Chopin and Maupassant
NARRATOR: Kate Chopin had a style all her own among American female writers in the U.S. back in the late 1800s. However, she may have been influenced heavily by French writers.
SOUNDBITE: Barbara Ewell/Loyola University (New Orleans)
That early exposure to French literature I think was an important influence on her writing.
NARRATOR: In fact, Chopin's most important literary influences were French authors; Moliere, Daudet, Zola and Maupassant. She apparently idolized Maupassant. She said, "I read his stories and marvel at them. Here was life, not fiction; for where were the plots, the old fashioned mechanism and stage trapping that in a vague, unthinking way I had fancied were essential to the art of story making."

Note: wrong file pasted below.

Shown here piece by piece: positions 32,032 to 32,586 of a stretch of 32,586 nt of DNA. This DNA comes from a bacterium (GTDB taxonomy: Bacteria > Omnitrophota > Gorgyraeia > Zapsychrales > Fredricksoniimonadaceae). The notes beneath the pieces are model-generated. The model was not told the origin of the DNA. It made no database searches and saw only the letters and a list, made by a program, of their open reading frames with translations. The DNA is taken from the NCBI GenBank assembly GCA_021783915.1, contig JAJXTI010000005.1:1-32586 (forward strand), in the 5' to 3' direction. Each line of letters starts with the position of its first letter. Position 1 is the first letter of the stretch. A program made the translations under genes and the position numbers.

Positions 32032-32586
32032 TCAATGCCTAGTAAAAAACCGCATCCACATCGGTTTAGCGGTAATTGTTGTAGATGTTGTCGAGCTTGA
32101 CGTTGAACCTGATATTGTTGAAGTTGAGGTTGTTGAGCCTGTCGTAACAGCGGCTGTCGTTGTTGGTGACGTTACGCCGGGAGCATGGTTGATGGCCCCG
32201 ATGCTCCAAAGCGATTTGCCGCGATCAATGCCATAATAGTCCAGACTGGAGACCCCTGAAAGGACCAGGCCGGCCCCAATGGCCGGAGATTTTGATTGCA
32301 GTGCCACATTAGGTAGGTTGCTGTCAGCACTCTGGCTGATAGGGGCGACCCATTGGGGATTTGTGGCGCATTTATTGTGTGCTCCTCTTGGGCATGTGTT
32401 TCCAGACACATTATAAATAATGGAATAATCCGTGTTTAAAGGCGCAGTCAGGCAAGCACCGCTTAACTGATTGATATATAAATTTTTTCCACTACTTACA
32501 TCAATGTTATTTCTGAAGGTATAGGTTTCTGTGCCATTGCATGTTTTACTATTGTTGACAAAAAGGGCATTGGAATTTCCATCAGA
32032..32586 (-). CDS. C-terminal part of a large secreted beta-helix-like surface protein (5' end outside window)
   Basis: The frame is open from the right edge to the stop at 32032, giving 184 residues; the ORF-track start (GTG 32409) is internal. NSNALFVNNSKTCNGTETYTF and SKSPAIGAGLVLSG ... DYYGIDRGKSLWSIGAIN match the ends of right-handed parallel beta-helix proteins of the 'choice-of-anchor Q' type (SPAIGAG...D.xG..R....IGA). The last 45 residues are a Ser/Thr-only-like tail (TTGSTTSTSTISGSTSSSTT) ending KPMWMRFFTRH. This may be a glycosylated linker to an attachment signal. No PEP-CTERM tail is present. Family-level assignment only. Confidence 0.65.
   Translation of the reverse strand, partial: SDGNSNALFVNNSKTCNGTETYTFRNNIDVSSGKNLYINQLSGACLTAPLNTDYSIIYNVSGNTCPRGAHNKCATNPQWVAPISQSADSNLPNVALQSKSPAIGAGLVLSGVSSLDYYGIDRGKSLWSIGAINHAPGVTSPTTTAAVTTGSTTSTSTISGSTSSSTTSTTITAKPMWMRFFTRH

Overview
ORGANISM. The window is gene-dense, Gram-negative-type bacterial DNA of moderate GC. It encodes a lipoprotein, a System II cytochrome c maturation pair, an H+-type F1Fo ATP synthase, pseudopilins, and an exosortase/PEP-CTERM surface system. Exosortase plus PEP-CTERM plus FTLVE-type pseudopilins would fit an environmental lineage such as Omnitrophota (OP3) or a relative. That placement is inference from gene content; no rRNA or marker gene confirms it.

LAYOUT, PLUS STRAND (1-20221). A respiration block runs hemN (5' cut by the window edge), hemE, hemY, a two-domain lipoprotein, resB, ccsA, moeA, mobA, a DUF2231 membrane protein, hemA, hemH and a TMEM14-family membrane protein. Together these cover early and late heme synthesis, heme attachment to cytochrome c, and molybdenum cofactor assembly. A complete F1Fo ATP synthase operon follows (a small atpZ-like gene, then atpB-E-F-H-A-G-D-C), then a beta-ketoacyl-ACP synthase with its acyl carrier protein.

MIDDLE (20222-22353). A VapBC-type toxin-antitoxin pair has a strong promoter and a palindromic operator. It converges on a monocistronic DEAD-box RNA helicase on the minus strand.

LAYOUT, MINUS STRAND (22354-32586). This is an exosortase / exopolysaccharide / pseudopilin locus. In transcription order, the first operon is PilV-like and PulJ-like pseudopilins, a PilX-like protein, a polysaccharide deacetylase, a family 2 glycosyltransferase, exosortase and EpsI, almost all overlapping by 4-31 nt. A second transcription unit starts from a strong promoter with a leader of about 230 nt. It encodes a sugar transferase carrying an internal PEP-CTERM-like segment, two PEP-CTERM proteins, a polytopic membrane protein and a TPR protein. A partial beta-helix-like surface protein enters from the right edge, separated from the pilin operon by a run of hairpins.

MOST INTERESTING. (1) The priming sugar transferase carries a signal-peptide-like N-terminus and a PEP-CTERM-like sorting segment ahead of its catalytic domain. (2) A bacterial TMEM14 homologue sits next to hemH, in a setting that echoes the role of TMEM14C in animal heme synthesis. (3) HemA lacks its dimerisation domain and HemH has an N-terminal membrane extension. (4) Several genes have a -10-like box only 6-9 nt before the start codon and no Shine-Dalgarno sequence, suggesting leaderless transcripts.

SOUNDBITE: E.F. Genovese/Emory University
A typical Maupassant story has a surprise ending. There's a twist that, the first time you read it you may say my goodness. I never could have predicted this. It's sort of a gasp of shock. But the shock jars you into going back and re-reading and in that sense the ending governs what comes before it. Chopin adopted that technique for her own purposes. And, I think took it very seriously.